This Irish drama documentary feels like a contribution to ongoing efforts to guilt-trip the National Gallery in London into returning to Ireland more than three dozen French impressionist masterpieces bequeathed by the Irish art dealer Hugh Lane. When he wrote his will in 1913, stung by the Dublin authorities’ refusal to grant him planning permission to build a modern art gallery in the city, Lane left the 39 paintings to London. Later, he changed his mind, adding a codicil to his will. His intentions were as clear as day, but the codicil was unwitnessed. So, when he died aged 40 – travelling on the Lusitania, which was sunk by a German U-boat in 1915 – London got the paintings.
The film opens with a bit of context, setting the mood in Ireland at the turn of the 1900s. This was the era of Irish cultural revival, WB Yeats and JM Synge, of Irish trade unionism and nationalism. The dramatised bits work pretty well. Tom Vaughan-Lawlor is terrific as Lane, an Irish Protestant, the self-made son of a clergyman. When he stares transfixed at a Titian, there is a blazing chemistry between man and painting. No other relationship can compete. In fact, Lane’s eye was so good that if he so much as looked at a painting before an auction its value shot up.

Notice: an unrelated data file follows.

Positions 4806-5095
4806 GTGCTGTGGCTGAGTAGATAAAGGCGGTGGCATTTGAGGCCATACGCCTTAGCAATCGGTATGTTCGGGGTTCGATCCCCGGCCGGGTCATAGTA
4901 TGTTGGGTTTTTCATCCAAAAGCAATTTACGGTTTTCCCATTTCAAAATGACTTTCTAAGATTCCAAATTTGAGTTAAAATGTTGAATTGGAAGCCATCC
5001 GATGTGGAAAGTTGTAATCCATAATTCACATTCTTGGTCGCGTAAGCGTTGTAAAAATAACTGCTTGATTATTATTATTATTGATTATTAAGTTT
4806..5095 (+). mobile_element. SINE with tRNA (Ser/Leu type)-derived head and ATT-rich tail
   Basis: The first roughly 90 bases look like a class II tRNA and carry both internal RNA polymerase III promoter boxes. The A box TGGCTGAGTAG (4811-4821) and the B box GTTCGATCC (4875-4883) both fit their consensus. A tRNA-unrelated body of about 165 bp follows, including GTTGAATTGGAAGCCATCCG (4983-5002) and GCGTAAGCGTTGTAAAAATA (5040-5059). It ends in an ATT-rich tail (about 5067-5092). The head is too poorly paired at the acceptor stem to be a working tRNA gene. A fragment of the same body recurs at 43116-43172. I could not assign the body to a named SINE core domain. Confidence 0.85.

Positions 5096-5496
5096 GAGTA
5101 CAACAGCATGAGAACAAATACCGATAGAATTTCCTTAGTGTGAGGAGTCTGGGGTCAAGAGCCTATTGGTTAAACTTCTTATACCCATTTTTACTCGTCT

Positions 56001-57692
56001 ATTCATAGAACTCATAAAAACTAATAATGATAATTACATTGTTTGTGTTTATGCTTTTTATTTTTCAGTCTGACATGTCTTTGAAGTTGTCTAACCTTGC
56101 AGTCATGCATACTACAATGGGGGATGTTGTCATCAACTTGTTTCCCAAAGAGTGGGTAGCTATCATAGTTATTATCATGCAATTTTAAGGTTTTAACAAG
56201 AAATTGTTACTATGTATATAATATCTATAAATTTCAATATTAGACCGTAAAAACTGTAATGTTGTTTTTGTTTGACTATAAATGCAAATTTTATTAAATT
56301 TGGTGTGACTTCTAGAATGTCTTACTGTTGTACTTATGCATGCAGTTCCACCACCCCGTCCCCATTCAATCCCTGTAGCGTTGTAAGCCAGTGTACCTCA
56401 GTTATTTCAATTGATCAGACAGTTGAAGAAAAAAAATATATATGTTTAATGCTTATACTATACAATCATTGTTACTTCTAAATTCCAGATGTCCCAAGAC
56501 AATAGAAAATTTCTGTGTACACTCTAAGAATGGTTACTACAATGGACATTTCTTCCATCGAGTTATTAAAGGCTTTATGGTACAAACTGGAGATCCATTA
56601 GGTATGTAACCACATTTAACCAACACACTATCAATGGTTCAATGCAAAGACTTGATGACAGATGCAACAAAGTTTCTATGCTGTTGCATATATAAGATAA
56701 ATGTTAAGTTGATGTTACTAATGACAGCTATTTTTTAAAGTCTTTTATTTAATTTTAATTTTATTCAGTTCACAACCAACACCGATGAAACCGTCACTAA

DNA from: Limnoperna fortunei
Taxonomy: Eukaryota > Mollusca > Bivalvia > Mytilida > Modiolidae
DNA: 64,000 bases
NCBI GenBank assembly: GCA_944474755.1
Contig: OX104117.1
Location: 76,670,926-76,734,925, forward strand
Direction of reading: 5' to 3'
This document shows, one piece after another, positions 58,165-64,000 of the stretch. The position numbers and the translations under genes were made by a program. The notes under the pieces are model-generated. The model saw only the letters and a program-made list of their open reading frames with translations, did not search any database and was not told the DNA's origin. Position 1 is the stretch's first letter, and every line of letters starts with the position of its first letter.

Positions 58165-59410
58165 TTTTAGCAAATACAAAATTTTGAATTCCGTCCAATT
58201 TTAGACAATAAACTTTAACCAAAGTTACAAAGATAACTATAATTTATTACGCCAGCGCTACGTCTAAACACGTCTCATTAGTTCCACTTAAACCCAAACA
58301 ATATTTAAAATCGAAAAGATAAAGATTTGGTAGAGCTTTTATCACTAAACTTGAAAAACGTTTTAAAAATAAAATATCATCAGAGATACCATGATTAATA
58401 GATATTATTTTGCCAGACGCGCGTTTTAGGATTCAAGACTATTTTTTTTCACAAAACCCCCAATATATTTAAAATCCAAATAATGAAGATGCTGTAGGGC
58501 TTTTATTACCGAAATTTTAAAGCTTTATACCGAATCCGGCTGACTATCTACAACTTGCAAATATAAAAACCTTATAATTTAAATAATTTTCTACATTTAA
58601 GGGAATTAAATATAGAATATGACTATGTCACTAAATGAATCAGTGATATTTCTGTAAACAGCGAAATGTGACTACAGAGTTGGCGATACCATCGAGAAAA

Lane was a snob, but he believed in art for the people. His free-entry gallery in Dublin would have had a bridge over the Liffey, so that ordinary Dubliners would pass the Manets on their way to work. (“You may as well give strawberries to donkeys,” sneered a friend). The National Gallery in London asserts its strict legal rights over the painting, but Citizen Lane puts a convincing case that the moral right belongs to Dublin. (Too late for inclusion in the film, London and Dublin earlier this year reached a truce, agreeing to rotate a number of the paintings.)